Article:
the humor and pathos found in a few pages from "A Diary of Two Weeks." Rev. Robert Lon^well, from the headhunters of Naga, told us what to expect if we took up evangelistic work , on the field. Our old friend pr." H a r - ! rison presented the medical phase of • mission effort, in hi^ own way.;» . r • The third day of the Convention proved a glorious climax to the foregoing. A deeply devotional meeting was held at 9:00 A. M., at which Dr. Harrison made very plain to us the ideal of our relationship to Christ. To be a Christian one must will to follow Christ, to acknowledge Christ's leadership, and to avoid the pitfall of human leadership. Morning worship we enjoyed with the various churches. In the afternoon "Tad" Weeks gave us some definite requisites of a Volunteer, and Tom Sharpe conducted the question-box. The closing session of the Conference was held at Hill Auditorium on Sunday evening. The last message that we took away with us was from Dr. Harrison. The keynote of his talk .was a discussion of the reasons why missionaries go to foreign lands. During the past years the missionary enterprise has often been called upon to justify itself and although missionaries are not candidates f o r pity, they are more than willing to give their reasons. They go to take to heathen countries the same Christ that wa have, and to cooperate with those people in the march of progress. Armed with the teachings of Christ, the missionary has the only thing which they really need to help them take their places among the great nations of the world. Everyone who came to Ann Arbor has gained a new outlook on life, we feel sure. The Conference was a decided success in every way and its results will be more evident in the following months f o r are resolved to live up to the visi9ns we have seen.

\

ENTERTAINMENT. The Michigan Volunteers proved model hosts. Everything possible was done to show us true hospitability. On Saturday afternoon campus guides conducted us to all the particular points of interest on the State* University grounds. Some of us even had a view of the veiled mysteries. To cap the climax we heard a truly fine organ recital given by Earl Moore of the University School of Music. The organ was the one installed a f t e r it had been displayed at the Pan-Ameriican- Exposition. " At the close of the conference on Sunday evening, the Hope delegation was entertained in true Hope style by two loyal alumni, Mr. and Mrs. Garret Van Zyl who live in Ann Arbor. We can vouch f o r it, forty strong, that Dutch hospitality still continues—even in parts f a r removed from Holland. Many Hope men at the conference were entertained for the week end by Alumni of Hope who are now students at Michigan.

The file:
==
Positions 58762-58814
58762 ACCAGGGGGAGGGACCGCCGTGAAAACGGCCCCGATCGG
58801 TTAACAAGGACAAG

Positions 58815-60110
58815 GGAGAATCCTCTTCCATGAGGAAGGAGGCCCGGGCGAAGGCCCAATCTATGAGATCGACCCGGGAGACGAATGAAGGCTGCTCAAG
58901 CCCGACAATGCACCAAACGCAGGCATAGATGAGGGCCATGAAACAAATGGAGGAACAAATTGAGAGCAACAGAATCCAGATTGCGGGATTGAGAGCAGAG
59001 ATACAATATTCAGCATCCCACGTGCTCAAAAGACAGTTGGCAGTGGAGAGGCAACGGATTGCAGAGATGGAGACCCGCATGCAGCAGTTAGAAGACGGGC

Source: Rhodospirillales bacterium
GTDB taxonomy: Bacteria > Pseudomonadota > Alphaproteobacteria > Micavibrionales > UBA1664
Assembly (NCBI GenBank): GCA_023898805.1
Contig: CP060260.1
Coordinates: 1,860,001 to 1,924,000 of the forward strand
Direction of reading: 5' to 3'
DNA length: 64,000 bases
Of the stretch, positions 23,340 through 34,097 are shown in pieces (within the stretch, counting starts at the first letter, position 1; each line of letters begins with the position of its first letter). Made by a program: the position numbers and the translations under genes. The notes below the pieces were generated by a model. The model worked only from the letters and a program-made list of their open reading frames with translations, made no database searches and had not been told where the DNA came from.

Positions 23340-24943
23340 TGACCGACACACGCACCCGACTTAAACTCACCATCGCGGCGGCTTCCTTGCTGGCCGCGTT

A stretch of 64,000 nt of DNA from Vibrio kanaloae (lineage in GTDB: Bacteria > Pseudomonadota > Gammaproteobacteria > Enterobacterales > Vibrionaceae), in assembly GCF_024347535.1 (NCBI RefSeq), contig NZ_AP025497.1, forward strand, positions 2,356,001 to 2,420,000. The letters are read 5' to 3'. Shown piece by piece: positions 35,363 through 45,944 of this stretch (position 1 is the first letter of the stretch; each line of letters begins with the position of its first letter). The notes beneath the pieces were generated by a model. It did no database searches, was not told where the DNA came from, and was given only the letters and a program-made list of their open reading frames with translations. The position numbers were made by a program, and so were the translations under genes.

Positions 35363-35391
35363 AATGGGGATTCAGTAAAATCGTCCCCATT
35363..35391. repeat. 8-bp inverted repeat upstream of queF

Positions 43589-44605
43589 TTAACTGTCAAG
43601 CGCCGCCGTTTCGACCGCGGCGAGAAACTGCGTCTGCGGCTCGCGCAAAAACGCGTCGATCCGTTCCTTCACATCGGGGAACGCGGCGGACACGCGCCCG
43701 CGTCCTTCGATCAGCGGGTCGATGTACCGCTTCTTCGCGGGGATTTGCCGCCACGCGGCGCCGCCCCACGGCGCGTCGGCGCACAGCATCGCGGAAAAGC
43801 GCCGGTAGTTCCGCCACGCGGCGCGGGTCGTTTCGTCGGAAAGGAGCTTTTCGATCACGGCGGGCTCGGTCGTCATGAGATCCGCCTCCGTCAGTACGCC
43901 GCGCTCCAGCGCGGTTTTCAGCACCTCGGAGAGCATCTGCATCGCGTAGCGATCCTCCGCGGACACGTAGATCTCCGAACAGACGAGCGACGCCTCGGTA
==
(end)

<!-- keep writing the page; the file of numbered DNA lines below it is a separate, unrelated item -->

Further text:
7

Graduation Portraits Eleanor F. Jones, .

. P h o n e 2550

Over CORNER HARDWARE STORE. Holland, Mich.

Holland City State Bank^ HOLLAND, MICH. ••••••••••••I Capital 5l00,0c0,00 Surplus and Profits $85,000.00 / f c r / I n t e r e s t pniH o n T i m e T y o Deposrs •-Si,

C o B , p

S^MMnr

0 *


r-4 •K

THE ANCHOR

THE

Get Your Eats

WHITE CROSS r t k '

t

BARBER SHOP is the place to go if you want service. Three experienced barbers. i-

. l o r Society a f f a i r s

The Question Box. Dear Miss Van Der Werf, can you tell me which is the worst, to be sea sick or in love ? I was sea sick.

WHO IS IT?

Molenaar&DeGoede 14 B n t S t h St.

r

If

*

Hair Cuts £ £ " Z

t

FOOTWEAR

Cor. College Ave. and 8th St. SterlllMd tools. Strictly Sanitary.